Grassroots Commentary

Toxic Charity

David Nace · Aug. 5, 2014

Because America is a wealthy and compassionate nation with a rich history of Christian service, we spend billions of dollars and untold hours helping those in need both here and abroad. However when one looks at the results of these expenditures, there are very few positive results and in many cases poverty has increased as the result of our efforts. The African continent has received over 1 trillion dollars of aid since 1970. However, per capita income and literacy levels are lower then they were in 1970. Half of the population now struggles to live on less than 1 dollar per day.

Based upon 40 years of urban ministry experience in fighting poverty, Robert Lupton, founder of FCS Urban Ministries, published the book “Toxic Charity” in 2011. In his book, Lupton illustrates how well intention, but misguided charity eventually leads to dependency and resentment on the part of the recipient. FCS’s experience in fighting poverty in Atlanta has shown that enabling the poor to utilize their God-given talents is far more effective than doing for them. Enabling the poor to find dignity and self respect through employment is the most effective way for them to rise out of poverty. While pure charity may enhance the self image of the individuals or organization providing the charity, it destroys the self image of those receiving the charity.

While Lupton limits his discussion to the benevolent charity of religious organizations, government charity programs are just as devastating and far from benevolent. During the 1930’s, progressives found that legislation that destroyed minority jobs coupled with programs of dependency were remarkably effective in securing minority votes. FDR’s New Deal Coalition was the result of that strategy. The economic recovery that resulted from WWII and subsequent rebuilding of Europe along with continued discrimination of minorities by the Democratic party, helped to dismantle that coalition.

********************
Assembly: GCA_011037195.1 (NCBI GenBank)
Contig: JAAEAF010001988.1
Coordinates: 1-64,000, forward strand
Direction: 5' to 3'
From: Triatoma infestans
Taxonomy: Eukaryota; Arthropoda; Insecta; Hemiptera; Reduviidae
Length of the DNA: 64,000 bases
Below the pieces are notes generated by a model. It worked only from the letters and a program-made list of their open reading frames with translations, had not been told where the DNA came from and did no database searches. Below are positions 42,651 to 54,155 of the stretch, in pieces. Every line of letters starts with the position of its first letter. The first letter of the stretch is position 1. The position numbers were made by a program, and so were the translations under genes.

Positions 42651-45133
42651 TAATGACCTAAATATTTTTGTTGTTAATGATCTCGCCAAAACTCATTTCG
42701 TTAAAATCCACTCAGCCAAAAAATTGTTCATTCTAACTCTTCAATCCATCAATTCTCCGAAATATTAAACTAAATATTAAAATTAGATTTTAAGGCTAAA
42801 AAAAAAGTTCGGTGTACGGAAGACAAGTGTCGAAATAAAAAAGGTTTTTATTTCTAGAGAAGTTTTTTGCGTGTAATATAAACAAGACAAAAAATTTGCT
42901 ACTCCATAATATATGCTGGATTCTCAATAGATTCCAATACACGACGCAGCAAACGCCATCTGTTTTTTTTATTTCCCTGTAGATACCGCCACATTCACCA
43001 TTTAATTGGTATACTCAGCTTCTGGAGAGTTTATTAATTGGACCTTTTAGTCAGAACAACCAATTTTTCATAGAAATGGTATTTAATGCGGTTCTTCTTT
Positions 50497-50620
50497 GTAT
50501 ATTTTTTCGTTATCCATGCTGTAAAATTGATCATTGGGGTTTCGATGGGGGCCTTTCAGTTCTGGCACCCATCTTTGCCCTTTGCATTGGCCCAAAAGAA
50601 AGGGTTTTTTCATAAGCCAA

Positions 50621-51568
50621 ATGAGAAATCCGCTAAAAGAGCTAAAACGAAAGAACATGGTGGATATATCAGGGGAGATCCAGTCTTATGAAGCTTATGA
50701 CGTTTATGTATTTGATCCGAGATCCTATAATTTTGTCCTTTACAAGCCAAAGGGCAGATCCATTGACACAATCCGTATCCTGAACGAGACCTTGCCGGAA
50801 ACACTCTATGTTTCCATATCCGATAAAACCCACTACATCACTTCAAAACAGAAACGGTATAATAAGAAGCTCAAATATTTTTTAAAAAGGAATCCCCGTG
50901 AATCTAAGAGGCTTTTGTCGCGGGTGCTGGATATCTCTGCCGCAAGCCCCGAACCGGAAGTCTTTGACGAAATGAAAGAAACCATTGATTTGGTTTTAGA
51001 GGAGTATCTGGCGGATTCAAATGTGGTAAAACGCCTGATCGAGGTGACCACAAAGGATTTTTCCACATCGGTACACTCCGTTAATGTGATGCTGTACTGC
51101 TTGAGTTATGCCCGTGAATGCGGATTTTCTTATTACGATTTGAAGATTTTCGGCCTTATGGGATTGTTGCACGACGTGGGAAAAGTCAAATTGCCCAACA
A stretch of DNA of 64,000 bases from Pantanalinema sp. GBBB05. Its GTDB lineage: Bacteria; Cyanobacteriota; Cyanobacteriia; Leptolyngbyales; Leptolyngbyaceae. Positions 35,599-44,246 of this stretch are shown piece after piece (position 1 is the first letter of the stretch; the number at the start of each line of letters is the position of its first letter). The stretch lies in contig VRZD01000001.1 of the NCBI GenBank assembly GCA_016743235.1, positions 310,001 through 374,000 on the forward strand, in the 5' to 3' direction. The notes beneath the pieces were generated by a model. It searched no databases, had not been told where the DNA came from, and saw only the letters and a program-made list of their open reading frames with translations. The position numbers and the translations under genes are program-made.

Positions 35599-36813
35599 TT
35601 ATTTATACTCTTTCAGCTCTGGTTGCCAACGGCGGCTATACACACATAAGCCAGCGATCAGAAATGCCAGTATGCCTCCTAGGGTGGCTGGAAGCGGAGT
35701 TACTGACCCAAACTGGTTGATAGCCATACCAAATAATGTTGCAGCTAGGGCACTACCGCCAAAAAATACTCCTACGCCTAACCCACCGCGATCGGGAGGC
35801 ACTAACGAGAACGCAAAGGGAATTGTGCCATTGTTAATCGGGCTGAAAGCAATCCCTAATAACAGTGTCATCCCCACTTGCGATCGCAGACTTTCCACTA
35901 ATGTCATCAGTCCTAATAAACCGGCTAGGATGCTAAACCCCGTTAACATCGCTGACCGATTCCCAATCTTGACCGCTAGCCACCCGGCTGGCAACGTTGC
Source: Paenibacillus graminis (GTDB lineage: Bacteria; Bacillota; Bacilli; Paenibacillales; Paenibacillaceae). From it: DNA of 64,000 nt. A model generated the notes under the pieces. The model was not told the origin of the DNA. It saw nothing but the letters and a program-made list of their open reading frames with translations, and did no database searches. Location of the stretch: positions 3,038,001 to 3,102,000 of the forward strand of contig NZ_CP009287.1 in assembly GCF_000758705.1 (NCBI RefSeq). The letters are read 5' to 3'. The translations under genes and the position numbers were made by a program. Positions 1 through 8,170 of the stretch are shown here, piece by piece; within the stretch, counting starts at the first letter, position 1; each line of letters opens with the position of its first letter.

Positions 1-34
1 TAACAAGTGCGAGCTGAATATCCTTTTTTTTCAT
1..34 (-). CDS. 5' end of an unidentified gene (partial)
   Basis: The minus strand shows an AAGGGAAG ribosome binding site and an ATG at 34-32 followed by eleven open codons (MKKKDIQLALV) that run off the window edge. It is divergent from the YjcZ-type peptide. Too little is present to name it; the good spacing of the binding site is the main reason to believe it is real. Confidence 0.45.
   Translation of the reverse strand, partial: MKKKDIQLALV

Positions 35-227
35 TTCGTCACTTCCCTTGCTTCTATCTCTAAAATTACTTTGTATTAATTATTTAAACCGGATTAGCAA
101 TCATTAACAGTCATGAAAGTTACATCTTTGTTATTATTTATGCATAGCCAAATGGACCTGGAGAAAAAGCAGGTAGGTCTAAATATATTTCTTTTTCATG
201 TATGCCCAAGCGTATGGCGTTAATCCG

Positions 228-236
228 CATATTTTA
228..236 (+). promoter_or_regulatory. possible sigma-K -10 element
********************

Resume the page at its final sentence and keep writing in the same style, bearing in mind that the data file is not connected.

LBJ’s, War on Poverty, was presented to the public as a program of benevolence, however it was really an opportunity to rebuild the New Deal Coalition and bring minorities back into the Democratic Party after decades of discrimination. By substituting direct cash payments for employment opportunities, the War on Poverty was able to satisfy labor unions who didn’t want minority competition for union jobs and at the same time ensure a steady supply of loyal voters dependent upon government programs for their very survival.

Fifty years and trillions of dollars later, how successful has the War on Poverty been? If one believes that the true intent was to reduce poverty, a cataclysmic failure. Lack of fulltime employment, low educational levels and single parent homes are the three leading and interrelated causes of poverty. In 1960, before the War on Poverty, 5% of children were born into single parent families. Today, that number is 40% and among minority families that number rises to 70%. Today, only 9% of those in poverty work fulltime and only 34% work at all. If however the goal of the War on Poverty was to rebuild the New Deal Coalition, it has been highly successful, minorities have voted for Democratic candidates even as their family structure and communities deteriorate.

While Robert Lupton shows how well intentioned and benevolent organizations can destroy the lives of those they are trying to help, imagine how many lives are being destroyed by politics that are designed to create dependent voters rather than provide employment opportunities. Don’t the poor deserve an opportunity to utilize their God-given talents just like everyone else?

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